Some MSFC contractor personnel "offered" to join the ride to Selma. Some said it was more likely they were ordered to ride the buses. It would be a good business relationship move for the local contractors. Everyone felt uneasy for their safety and what might happen in Selma. I remembered presenting a strong case to my supervisors, that I was too busy with projects on engines, explosives and were preparing to launch SA-8 with Pegasus 2 Satellite, I was on call by KSC as Launch Coordinator for support. They finally agreed and I was excused. Five buses were sent but only three bus loads left for the Freedom March in Selma, when mustered, the marchers become 3200 strong. The riders and MSFC employees felt fear from the people and police in Selma. Those that found out, the German scientists were very quiet about this and were awed by the Directive that caused such a disruption in our space program.
That Sunday, March 7, 1965, was America's worst since December 7, 1941. War was on the streets of Selma at the foot of the Edmund Pettus Bridge. I had been at the foot of that bridge and toured the Confederacy's Capital, President Jeff Davis, headquarters. A small three room building in the heartland of the South. I had stayed at the hotel near the bridge and made reservation there for myself and some co-workers. Just hours before departure, I got myself out of the trip due to a phone call from Dr. Albert Zeiler, KSC Launch Engineer and my Co-Cape Coordinator, requested a deferment due to Cape work for me on Saturn SA-8 launch.
On Monday, March 8, 1965, many of those returning were badly beaten up and suffered injuries with limbs in casts, bandages and black eyes from the State Troopers and Sheriff Posse's tear gas and Billy clubs. A few that worked with in our Quality Assurance Laboratory, my inspector that was sent to do source inspections of explosives and solid rocket motors as well as his Branch Head, were surprisingly involved the ride and was hurt.
During the following days when in meetings or seeing our beat-up workers, no one said anything to them at all. Some had been jailed. We all knew they were in Selma on Bloody Sunday and we admired them for taking it for all of us at MSFC who were lucky to be excused. The pressure placed on these faithful NASA employees who were made to march pressures were great. Each should have been given a purple heart and injury pay. Instead, it was kept a secret with no public record.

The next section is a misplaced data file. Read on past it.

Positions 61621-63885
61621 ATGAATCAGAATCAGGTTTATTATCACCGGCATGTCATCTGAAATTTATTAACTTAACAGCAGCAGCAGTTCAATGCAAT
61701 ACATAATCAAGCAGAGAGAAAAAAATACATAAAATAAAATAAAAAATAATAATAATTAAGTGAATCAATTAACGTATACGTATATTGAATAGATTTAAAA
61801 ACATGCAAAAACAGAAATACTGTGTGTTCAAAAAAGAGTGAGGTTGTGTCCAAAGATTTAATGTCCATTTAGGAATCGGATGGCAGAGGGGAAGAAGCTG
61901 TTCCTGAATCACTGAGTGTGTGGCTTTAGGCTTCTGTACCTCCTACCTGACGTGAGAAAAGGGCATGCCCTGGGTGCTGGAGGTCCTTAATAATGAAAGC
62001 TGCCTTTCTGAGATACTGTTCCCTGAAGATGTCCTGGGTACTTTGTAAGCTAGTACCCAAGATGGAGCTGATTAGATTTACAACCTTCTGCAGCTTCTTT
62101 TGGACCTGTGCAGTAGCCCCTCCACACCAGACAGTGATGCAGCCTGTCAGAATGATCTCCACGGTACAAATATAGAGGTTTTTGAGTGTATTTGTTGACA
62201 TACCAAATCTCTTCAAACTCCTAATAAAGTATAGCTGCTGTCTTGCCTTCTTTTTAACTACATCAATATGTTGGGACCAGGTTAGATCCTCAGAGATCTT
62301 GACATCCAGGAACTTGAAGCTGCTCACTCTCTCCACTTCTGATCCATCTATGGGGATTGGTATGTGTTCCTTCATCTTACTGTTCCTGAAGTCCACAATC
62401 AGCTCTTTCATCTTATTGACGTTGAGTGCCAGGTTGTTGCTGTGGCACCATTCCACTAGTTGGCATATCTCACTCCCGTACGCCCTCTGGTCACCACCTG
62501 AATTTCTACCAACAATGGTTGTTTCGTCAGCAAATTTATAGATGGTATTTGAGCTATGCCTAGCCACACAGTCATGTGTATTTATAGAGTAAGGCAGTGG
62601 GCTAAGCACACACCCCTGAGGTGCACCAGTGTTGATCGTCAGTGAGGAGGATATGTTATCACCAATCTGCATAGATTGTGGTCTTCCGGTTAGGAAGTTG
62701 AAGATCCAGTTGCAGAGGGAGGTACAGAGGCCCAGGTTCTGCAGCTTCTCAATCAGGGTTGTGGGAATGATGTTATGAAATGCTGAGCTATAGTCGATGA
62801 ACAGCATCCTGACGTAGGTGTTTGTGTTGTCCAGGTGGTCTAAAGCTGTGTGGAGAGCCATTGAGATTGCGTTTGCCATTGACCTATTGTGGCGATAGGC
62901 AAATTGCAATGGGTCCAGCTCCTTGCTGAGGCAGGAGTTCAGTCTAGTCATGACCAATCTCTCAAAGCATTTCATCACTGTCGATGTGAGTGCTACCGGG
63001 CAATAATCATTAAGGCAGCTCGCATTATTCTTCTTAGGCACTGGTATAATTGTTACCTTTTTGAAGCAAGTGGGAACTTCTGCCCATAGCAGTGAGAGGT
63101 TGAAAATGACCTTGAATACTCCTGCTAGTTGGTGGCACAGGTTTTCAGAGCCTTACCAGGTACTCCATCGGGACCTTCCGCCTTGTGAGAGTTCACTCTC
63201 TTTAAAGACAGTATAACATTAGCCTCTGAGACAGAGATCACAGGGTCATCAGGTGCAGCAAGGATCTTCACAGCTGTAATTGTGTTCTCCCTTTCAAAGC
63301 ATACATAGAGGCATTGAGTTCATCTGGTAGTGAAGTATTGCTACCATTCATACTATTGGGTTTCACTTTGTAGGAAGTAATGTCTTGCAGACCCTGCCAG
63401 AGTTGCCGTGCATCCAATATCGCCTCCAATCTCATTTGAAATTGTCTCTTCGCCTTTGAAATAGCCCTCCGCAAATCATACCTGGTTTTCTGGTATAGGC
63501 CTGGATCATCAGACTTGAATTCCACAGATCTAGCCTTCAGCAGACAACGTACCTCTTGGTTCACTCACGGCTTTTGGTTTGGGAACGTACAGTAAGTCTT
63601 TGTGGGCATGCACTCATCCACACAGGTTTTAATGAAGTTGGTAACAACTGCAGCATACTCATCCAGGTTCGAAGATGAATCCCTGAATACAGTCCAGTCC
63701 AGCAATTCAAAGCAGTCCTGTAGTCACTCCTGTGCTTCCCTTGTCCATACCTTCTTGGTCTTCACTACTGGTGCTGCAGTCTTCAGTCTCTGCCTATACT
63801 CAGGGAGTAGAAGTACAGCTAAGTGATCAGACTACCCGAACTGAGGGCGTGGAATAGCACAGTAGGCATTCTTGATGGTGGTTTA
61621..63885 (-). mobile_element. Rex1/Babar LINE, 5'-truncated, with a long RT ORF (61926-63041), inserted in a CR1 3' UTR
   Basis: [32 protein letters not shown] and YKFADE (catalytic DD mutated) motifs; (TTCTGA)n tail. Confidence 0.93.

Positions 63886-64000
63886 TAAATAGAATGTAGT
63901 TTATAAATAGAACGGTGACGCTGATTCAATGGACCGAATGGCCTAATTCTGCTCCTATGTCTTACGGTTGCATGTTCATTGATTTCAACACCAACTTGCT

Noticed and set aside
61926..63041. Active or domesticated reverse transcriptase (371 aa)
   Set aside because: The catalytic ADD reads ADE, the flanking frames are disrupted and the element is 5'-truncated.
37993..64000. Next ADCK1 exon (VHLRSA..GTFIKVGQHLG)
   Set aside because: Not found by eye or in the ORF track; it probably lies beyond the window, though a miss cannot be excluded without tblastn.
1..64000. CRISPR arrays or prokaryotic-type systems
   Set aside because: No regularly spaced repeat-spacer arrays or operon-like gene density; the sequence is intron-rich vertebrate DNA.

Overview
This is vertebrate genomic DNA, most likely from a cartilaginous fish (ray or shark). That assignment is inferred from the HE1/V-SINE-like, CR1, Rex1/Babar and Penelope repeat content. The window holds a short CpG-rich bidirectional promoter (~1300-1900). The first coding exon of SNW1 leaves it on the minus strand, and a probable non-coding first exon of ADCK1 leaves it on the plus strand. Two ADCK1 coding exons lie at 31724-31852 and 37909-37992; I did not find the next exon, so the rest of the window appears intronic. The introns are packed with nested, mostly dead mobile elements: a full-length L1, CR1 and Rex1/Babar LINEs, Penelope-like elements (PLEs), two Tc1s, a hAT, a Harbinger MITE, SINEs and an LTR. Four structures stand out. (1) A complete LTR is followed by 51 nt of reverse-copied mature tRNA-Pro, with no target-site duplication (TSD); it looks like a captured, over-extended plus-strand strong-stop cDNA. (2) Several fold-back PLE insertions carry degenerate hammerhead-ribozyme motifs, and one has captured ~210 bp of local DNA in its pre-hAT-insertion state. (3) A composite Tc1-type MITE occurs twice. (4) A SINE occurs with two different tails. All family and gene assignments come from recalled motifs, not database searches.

When the march was continued to Montgomery on March 11, a night drive-by highway shooting killed a white lady from the North and prompted President Johnson on March 15, to asked congress in a night session to pass the Voter Law Act of 1965. But no new Law was coming from Washington to prevent or protect federal employees, to be used in this kind of derangement.
MSFC employees helped pass the Voting Rights Act, on August 6, 1965, when they stood up for freedom and for all Americans. Accounts of the MSFC action was not made Public. Recognition should be made and thanks be given. The story should be on display at Huntsville’s Space and Rocket Center’s Museum for all to know. The public and MSFC employees would be swollen with pride. I did send a copy of this account to the Archivist and Director of the U.S. Space and Rocket Center, Huntsville, Alabama. I had already requested a search of the archives for any document or accounts on this subject. The Archivist found nothing and did not accept these accounts nor indicate the need to honor MSFC’s Freedom Riders. It is not known if other NASA Centers provided Freedom Riders for Selma's Martin L. King Freedom March.
On November 5, 2008, Newspaper headlines were, “Landmark Historical Victory,” with an landslide November 4th election, millions of Americans in huge turnout, elected the first African-American for President of the United States, Barack Obama, a former U.S. Senator from the State of Illinois.
At the foot of the Edmund Pettus Bridge on Bloody Sunday, the African-American’s right to vote started with Dr. Martin Luther King's Freedom March in Selma in 1965. Barack Obama gave hope to bring the Nation together. A people without a vote, is a people without hope. A people with hope, is a people with a future. It’s The Beginnings!